Saraga grocery aims to fill Linden-area food void

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By Mark Ferenchik The Columbus Dispatch
The Kroger store in the Northern Lights Shopping Center closed more than a year ago, but the space will be revived with a new international grocery cater-ing to the Linden area’s growing immigrant population.
Dublin resident John Sung plans to open a Saraga International Grocery there in May that will employ 120 people. The store will supply such di-verse items as mango nec-tar and soda from Mexico, tapioca from Brazil, sardines from Morocco and palm wine from Nigeria.
“There are lots of immigrants. Low-income people need more food,” said Sung, 56, an immigrant from South Korea who sees the store as more than a capitalistic enterprise: It’s an opportunity to serve a community that needs a grocery store.
“This is not only about making money,” he said. “This is our mission.”
Sung owns and operates a Saraga International Gro-cery on Morse Road in the Northland area and is try-ing to open a third in a former Kohl’s department store on South Hamilton Road across from Eastland Mall.
But he knows success at the Northern Lights loca-tion is not going to be easy. The Kroger at 3353 Cleveland Ave. closed Jan. 31, 2018. Store officials said it had lost $3.6 million since 2012.
A grocery store closing is not uncommon — but this one left a void in the Linden area, where many residents have low in-comes and little access to transportation, and where immigrants are trying to plant roots.
Sung said he wants to hire people who live in the Linden neighbourhood. At the same time, public officials are working on reviving the long-declining area.
It’s difficult to open a grocery store, said Kristin Mullins, president and CEO of the Ohio Grocers Association. With inventory costs, lease expenses and new equipment, the costs often can top $1 mil-lion, she said.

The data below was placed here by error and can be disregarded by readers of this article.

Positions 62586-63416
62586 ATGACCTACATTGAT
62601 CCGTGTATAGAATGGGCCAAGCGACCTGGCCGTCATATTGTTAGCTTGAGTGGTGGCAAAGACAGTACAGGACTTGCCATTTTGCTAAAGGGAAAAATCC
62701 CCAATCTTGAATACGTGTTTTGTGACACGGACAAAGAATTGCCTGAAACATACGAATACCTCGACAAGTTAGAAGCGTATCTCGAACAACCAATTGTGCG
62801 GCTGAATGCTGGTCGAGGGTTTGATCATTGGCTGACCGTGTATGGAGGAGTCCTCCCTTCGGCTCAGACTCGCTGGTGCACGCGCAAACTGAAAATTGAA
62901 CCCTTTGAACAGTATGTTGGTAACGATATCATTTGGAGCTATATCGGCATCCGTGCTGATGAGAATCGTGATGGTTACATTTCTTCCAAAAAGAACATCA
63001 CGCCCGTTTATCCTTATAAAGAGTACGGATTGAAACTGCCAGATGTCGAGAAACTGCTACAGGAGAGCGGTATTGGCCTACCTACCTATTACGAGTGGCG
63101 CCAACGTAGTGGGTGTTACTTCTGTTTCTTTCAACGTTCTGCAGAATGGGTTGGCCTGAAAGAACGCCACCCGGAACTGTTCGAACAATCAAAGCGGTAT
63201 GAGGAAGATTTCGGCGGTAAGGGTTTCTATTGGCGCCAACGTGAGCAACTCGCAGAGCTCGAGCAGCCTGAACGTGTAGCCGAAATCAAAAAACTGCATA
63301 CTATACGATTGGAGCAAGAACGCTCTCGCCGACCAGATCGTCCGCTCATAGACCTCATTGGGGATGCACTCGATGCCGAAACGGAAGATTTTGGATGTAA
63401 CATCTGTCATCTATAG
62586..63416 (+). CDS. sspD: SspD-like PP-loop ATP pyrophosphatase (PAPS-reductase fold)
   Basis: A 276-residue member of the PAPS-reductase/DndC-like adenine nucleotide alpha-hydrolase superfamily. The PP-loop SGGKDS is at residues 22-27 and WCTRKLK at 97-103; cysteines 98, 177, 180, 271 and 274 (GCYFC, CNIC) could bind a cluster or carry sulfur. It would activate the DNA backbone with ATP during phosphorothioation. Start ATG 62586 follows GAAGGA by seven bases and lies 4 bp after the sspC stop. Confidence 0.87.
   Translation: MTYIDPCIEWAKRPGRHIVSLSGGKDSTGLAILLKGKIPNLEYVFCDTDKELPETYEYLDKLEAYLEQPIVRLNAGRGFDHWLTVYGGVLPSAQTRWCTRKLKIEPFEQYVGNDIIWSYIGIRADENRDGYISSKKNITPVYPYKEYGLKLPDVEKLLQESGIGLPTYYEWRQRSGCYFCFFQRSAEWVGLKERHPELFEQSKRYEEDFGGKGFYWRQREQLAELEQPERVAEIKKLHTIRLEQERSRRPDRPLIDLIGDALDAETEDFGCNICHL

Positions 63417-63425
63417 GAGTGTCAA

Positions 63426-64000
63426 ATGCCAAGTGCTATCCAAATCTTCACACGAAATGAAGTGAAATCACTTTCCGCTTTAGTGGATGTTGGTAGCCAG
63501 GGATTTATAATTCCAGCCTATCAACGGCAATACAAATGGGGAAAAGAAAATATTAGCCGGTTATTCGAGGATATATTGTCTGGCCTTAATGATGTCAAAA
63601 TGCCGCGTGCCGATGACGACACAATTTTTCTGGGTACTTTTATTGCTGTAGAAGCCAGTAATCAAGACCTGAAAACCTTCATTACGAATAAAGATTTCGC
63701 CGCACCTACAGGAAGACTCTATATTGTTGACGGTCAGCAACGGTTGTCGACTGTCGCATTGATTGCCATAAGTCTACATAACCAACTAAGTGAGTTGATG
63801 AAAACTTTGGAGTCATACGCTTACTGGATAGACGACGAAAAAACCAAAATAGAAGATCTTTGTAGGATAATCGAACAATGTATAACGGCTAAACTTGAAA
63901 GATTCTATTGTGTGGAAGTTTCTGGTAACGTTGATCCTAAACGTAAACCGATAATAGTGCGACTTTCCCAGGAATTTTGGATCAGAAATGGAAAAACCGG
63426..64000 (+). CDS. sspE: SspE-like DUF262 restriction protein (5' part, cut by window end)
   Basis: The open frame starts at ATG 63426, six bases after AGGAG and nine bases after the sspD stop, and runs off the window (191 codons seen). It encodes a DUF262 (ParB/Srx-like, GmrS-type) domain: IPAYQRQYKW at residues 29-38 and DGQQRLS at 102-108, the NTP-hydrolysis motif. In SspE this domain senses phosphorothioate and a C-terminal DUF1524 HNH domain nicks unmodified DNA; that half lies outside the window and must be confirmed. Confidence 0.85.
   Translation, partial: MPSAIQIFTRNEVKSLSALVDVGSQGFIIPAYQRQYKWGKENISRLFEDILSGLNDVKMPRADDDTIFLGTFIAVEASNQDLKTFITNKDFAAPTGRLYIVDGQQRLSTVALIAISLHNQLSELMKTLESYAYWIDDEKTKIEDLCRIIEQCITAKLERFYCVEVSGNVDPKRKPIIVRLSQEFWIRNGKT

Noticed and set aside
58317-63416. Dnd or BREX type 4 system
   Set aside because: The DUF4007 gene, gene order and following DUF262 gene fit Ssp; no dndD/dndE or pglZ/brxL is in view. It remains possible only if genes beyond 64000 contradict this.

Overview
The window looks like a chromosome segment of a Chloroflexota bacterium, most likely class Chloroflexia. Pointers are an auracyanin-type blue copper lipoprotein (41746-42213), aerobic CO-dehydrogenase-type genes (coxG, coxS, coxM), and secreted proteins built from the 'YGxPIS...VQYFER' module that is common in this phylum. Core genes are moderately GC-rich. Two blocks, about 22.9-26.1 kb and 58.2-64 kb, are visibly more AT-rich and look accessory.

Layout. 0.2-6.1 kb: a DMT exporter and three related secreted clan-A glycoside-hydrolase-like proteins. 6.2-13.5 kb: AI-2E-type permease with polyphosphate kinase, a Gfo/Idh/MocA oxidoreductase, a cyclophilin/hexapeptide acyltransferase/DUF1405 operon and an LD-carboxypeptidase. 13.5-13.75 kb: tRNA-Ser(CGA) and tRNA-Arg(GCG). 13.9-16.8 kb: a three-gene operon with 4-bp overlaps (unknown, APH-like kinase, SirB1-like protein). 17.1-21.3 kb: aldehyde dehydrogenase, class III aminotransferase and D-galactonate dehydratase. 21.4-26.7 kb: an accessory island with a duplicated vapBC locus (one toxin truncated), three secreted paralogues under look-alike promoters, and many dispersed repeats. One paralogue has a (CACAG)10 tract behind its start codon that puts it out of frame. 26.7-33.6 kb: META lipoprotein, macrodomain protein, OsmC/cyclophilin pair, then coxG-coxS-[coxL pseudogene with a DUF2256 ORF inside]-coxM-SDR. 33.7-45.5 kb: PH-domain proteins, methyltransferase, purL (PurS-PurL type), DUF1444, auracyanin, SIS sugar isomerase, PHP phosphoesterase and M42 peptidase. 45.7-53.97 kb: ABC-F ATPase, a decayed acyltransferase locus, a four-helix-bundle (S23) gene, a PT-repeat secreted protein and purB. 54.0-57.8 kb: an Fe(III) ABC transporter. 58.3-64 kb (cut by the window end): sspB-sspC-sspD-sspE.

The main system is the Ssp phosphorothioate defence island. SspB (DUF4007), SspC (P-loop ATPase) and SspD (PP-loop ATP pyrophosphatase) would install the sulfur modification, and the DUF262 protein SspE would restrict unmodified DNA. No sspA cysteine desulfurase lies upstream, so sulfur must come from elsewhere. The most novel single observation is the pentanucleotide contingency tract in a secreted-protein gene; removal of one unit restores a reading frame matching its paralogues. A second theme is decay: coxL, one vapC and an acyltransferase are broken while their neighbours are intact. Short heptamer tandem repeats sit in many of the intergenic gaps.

“The risk is great,” Mullins said. “Kroger didn’t feel like it was worth it to stay there.”
She said her association will do whatever it can to help Sung.
“He’s got a tough road,” Mullins said. “We’re hoping the community will get behind him.”
A public-private pro-gram called Healthy Food for Ohio was established in 2016 to offer loans and grants to grocers developing new stores or renovating existing ones in low-income areas. Sung said he was unaware of the pro-gram.
Kwodwo Ababio, owner of the New Harvest Cafe south of Northern Lights, said he wishes government officials would offer Sung financial help, just as Co-lumbus and others offer generous tax breaks and other incentives to other companies. The grocery store will be in Clinton Township outside Colum-bus.
“It’s bringing jobs. Hopefully, it’s going to stimulate that mall again,” Ababio said of Sung’s store.
The international com-munity will support it, he said.
Ababio said Linden needs to retool.
“We need to change our stinkin’ thinkin’,” he said. “Things have changed. It’s happening all over the country. People from different nationalities come to this country. We need to embrace that.
“This exemplifies what America is.” ■

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